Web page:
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This is a quick document explaining what I do, and what you can do if you find in the wild an unblocked domain:
Is it really phishing?
Many companies use a myriad of domains, with absurdly long names specially for advertisement purposes. So you probably want to make sure first it is really a phishing domain.
This is more of an art rather than a exact science, but usual telltale indicators are:
- The page is served over HTTP instead of HTTPS.
- Typing in fake account data still succeeds.
- It requests for information they never should, like credit card details which the frigging bank themselves has issued.
- The URL redirects to another unrelated domain, which is a blog or some foreign unrelated store.
- The path contains bits in a language different than English and to the language used by the company. For instance, Spanish or English would be okay for an Spanish company, but not French or Germany.
Adding to NOMS
You can send me a pull request on my GitHub repository, or if you aren’t technically skilled, contact me with details. This is the fastest but also the one that will reach the fewer amount of people.
Next you’ll want to report it to Google Safe Browsing. This malware and phishing list is used by all mainstream browsers such as Mozilla Firefox and Google Chrome (and probably also Microsoft Edge, or are they still using their own like with IE? Dunno).
This is pretty easy:
- If reporting malware, go to Safe Browsing malware reporting page.
- If reporting phishing, go to Safe Browsing phishing reporting page.
You just need to type in the address you found, pass the reCAPTCHA check, optionally type in a short description (ie “this is a phishing site for X bank”) and hit submit.
If you are based in Spain, consider also dropping an email to INCIBE, the national cypersecurity agency.
Their email is firstname.lastname@example.org, and you just need to type on a brief description of what you found, where, and the address of the phishing or malware site.
I am not sure if this actually does anything, but I tend to do it in case this speeds up the Google Safe Browsing report processing.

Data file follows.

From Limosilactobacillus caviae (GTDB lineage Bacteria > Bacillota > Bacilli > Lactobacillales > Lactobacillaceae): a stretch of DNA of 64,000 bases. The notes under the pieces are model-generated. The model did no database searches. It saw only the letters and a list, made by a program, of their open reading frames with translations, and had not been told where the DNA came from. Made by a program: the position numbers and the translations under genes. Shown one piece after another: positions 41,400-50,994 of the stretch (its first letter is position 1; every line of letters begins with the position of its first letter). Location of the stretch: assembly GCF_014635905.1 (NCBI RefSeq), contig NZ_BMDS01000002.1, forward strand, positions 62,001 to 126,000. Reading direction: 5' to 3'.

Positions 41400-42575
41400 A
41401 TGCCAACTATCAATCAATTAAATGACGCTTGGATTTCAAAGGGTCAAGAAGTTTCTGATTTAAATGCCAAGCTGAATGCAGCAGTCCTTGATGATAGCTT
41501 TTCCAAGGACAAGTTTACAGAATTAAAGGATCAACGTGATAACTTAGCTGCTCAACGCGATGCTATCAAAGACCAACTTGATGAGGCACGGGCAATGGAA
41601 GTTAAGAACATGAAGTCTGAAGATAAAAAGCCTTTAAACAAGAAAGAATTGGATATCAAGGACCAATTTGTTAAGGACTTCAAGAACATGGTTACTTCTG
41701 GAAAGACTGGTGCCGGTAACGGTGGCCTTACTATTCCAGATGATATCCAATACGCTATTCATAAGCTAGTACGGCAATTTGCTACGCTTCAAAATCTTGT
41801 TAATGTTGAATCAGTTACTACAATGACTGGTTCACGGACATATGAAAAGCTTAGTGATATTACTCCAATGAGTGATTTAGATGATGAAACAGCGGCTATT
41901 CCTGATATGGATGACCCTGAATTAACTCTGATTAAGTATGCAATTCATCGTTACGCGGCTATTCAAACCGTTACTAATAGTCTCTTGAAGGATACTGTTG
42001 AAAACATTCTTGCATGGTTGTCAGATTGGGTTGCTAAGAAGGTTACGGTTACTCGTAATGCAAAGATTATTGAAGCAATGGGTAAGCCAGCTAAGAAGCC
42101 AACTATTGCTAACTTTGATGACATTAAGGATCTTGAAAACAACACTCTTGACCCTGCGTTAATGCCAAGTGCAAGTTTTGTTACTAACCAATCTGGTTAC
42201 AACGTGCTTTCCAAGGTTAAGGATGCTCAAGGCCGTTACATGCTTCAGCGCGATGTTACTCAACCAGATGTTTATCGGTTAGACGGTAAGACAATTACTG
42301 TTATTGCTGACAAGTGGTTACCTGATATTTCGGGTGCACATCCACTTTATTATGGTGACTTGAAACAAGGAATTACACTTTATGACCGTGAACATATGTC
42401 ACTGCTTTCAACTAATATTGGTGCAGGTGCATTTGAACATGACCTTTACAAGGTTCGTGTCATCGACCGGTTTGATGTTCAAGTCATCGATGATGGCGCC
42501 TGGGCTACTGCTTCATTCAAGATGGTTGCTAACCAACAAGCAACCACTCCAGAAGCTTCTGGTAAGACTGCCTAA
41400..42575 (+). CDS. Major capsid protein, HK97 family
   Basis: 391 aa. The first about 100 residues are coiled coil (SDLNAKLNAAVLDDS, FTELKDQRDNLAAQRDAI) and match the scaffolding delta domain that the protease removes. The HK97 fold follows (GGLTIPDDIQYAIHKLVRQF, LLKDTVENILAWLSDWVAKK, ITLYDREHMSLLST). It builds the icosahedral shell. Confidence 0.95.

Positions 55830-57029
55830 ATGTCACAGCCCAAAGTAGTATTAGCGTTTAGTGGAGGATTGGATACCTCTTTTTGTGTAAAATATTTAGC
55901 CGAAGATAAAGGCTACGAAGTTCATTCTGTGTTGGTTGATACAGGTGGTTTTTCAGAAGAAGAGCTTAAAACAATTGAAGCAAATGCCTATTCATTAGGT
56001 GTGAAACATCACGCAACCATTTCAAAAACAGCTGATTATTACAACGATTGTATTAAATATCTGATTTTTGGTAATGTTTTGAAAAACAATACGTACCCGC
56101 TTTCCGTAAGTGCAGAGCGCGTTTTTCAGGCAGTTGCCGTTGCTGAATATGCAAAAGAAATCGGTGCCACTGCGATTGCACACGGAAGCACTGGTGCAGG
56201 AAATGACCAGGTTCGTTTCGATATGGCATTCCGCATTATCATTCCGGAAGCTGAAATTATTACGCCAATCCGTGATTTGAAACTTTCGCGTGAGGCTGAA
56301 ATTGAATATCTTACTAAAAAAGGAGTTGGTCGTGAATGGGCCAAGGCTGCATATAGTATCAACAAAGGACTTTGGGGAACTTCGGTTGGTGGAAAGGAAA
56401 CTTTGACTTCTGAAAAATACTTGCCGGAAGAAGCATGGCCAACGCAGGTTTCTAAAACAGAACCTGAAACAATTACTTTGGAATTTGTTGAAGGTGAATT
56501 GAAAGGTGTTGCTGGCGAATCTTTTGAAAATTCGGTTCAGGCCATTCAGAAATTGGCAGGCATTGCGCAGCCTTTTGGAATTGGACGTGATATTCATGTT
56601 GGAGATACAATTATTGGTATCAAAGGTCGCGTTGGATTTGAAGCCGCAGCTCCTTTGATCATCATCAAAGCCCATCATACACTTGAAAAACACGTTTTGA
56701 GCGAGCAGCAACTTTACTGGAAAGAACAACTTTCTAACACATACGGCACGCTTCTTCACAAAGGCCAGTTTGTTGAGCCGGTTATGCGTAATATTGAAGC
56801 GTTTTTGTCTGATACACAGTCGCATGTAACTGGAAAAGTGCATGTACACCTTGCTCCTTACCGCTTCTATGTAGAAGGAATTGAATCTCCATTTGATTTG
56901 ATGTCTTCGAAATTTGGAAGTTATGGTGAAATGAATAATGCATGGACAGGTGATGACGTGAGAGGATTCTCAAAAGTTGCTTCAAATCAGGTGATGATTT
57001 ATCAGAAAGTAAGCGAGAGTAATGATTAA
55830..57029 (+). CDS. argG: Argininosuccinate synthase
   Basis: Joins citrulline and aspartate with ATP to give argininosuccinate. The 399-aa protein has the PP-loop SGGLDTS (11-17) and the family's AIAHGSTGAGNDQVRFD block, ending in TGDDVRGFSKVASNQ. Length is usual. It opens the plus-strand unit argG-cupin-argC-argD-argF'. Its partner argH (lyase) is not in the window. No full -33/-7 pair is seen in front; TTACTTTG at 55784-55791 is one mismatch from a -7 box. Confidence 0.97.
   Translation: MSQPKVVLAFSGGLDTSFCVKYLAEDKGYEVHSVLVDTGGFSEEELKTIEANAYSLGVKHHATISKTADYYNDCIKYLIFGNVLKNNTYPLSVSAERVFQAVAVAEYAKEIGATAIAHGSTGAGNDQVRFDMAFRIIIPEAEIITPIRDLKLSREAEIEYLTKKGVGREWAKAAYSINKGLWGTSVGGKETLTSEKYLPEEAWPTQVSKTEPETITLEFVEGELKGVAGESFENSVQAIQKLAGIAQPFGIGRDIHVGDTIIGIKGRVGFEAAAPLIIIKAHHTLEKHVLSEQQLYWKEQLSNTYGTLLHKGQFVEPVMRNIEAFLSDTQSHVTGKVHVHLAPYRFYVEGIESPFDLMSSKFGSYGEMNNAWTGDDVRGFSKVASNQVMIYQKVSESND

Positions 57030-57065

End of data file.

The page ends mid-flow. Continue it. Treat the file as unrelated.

You can also contact the domain registrar, aka the company the fuckers behind the phishing site used to register the domain.
For figuring that out, you can go to ICANN Lookup website, type in the domain name and you should see the “Abuse Contact Email” all registrars must publicly display and read, as per the ICANN rules.
You can just drop them a short email like the following:
I have received an email with the domain fake-contoso.com, which hosts a phishing website for Contoso company, whose real website is aaazzz.com, and targets Spanish citizens to gather user credentials. This is illegal and should be removed.
Finally, you might also want to contact the hosting provider. This is slightly harder than all of the above and depends on the hosting company they are using.
Figure out the IP where the phishing website is hosted. You can use ping in the command line, which will resolve the domain and report its IP.
Use a ASN lookup page like neustar’s or Hacker Target. Type in the IP address and it will spit out the company owning that IP.
Of course, if the hosting provider is the same as the registrar, there’s really no point in reporting to them again.
Finally, lookup in your favorite search engine
[company name] abuse, and you should get a form or email where to report this case.
Send them an email or form like the one for reporting to the domain registrar.
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